Mic Technique for Live Readings and Panels

As an author, you will probably find yourself reading live at events at some time or another and it’s important to make yourself heard by your audience Paying attention to how a microphone works can greatly enhance your performance, and the audibility of your reading. After all, you are there to share your work with an audience, so it is worth doing what you can to make sure that they can hear you well and enjoy the performance without straining. It can be the difference between coming off as a professional rather than an amateur.

Most venues will be equipped with a dynamic microphone, most likely an SM58 or SM57 (see image 1), rather than an ultra-sensitive condenser mic (found mostly in recording studios). Dynamic mics have a unidirectional pattern (commonly known as a cardioid pattern) meaning that the mic picks up what is directly in front of it and cancels any sound coming from behind the mic, audience sounds etc. This type of microphone is useful because it tends to prevent any background sounds from being picked up, enhancing the clarity of your speaking voice. But it also means that if you do not speak directly into the mic your voice will not be picked up, and therefore not heard by the audience or recording device.

The cardioid pattern looks much like the shape of a heart (see image 2), and if you are speaking outside of this invisible pattern your voice will not engage the diaphragm of the microphone. Dynamic mics are also sensitive to the distance between you and the mic. The closer you are to the mic, the louder your voice will be, the farther away, the quieter. So, if you need to yell into the microphone as part of your performance you should back off of the mic several inches (at least).

Likewise if you plan on whispering a section of your piece you should get closer to the mic. In this regard you can think of the microphone as an instrument that requires some amount of skill to use correctly (although easy to learn with a little practice). Watch some videos of one of your favorite singers at one of their live shows to see examples of how effective altering your distance from the mic can be. Not all singers have great mic technique, but those that do tend to sound much better than those that don’t. You will see that as they raise their volume they pull the mic away from their mouth, and bring it closer as they grow quieter. It is also important to make sure that the mic is not being pointed towards the PA system speakers, as this will cause feedback issues (that horrible high-pitched squeal). Cupping your hand over the mic will also cause this issue, so while you may be inclined to cover the mic to prevent feedback you will actually be exacerbating it. If feedback is a problem at the venue, it is also possible to alleviate the problem at the mixing board. While it may be tempting to turn down the high frequencies on the equalizer (since this is the sound of feedback) you’ll actually want to turn down the low frequencies on the equalizer, counterintuitive as this may be.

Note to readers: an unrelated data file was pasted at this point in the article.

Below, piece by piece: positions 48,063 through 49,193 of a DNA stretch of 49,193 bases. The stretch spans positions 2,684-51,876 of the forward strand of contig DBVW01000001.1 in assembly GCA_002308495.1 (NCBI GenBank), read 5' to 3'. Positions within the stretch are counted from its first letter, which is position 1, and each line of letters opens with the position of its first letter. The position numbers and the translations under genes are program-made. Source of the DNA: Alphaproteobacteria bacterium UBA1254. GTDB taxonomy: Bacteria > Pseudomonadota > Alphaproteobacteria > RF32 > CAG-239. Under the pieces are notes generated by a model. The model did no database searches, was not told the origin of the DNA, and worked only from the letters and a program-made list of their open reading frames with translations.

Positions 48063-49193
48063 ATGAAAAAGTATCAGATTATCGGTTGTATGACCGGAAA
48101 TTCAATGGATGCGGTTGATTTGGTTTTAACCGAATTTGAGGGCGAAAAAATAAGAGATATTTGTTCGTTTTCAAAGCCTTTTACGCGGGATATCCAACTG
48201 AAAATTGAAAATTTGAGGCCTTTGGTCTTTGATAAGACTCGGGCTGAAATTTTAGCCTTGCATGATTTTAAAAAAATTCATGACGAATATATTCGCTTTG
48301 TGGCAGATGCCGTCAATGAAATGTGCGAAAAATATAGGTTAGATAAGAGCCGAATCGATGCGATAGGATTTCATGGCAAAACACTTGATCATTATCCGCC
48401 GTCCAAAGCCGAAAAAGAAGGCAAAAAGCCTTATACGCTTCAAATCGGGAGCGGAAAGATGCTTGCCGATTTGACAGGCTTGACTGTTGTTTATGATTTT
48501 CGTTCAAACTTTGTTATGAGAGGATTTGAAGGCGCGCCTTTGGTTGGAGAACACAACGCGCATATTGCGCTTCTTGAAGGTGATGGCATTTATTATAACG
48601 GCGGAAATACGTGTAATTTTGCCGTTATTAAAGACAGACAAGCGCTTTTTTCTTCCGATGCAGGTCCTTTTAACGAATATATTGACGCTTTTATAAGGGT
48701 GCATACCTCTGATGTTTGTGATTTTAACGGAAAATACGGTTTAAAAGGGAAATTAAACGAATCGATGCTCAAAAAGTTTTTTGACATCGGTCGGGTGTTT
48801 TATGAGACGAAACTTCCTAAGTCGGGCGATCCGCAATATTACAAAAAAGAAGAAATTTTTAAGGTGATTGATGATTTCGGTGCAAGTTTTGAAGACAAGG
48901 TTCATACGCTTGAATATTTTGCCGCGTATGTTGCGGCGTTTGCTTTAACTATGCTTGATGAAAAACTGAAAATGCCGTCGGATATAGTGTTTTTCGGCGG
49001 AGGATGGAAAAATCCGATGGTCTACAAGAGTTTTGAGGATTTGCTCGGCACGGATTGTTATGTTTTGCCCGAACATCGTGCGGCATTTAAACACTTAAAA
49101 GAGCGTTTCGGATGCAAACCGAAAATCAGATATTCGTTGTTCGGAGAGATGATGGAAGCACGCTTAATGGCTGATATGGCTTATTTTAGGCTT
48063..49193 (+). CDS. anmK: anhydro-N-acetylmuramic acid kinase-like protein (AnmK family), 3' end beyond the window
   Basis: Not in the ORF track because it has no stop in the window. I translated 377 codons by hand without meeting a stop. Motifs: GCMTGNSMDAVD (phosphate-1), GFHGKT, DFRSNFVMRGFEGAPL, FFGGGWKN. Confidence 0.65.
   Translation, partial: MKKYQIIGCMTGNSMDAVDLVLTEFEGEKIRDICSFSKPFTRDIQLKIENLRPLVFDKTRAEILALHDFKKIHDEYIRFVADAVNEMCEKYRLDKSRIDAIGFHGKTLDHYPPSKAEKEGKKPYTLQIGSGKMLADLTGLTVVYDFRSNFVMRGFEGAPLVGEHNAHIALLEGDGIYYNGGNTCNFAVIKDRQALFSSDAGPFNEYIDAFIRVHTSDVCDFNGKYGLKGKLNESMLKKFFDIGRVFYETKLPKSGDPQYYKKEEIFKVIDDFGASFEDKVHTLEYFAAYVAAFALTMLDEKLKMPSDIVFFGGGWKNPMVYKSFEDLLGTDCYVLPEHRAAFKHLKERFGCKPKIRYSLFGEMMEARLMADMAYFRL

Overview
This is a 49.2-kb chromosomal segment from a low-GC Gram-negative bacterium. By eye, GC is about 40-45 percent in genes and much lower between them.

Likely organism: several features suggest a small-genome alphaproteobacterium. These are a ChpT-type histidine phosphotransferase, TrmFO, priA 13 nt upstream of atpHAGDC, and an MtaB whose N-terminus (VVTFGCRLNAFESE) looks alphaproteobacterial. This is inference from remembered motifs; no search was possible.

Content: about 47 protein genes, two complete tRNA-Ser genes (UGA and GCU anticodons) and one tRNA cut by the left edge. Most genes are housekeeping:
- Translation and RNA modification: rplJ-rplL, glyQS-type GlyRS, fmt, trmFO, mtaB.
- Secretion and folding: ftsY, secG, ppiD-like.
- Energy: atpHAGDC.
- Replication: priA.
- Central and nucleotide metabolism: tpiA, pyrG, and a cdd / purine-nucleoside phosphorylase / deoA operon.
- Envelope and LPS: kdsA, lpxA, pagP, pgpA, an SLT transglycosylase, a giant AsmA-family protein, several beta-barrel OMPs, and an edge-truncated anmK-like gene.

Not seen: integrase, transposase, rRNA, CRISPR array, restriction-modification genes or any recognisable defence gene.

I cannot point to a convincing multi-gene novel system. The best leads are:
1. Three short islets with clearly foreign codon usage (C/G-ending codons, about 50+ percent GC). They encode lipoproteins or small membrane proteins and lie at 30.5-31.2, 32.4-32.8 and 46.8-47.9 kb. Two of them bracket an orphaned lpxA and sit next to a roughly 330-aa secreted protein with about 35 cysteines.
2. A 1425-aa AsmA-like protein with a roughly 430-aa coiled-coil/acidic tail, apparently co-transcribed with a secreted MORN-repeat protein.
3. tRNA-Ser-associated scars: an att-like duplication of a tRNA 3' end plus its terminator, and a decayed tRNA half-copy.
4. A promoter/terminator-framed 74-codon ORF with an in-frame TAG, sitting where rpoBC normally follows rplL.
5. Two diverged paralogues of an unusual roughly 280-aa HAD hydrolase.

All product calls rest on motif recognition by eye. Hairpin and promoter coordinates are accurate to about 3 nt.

At panel discussions, or multiple author readings, there isn’t always a mic for each presenter. In this case it is worth passing the mic around between readers, as the pattern is not large enough to cover the area of an entire table, and only those close to the microphone will be heard.

With a little practice, mic technique can be greatly improved and the better your mic technique the more your reading will be clear to the audience. After all, if they can’t hear you, how are they going to be able to enjoy your work?

Jean-Paul L. Garnier

Jean-Paul L. Garnier lives and writes in Joshua Tree, CA where he is the owner of Space Cowboy Books, a science fiction bookstore, independent publisher, and producer of Simultaneous Times podcast. In 2020 his first novella Garbage In, Gospel Out was released by Space Cowboy Books and in 2018 Traveling Shoes Press released Echo of Creation, a collection of his science fiction short stories. He has also released several collections of poetry: In Iudicio (Cholla Needles Press 2017), Future Anthropology (currently being translated into Portuguese), and Odes to Scientists (audiobook - Space Cowboy Books 2019). He is a two time Elgin Nominee and also appeared in the 2020 Dwarf Stars anthology. His new collection of SF poetry, Betelgeuse Dimming has just been released and is available as a free download audiobook / ebook at spacecowboybooks.bandcamp.com. He is also a regular contributor for Canada’s Warp Speed Odyssey blog. His short stories, poetry, and essays have appeared in many anthologies and webzines.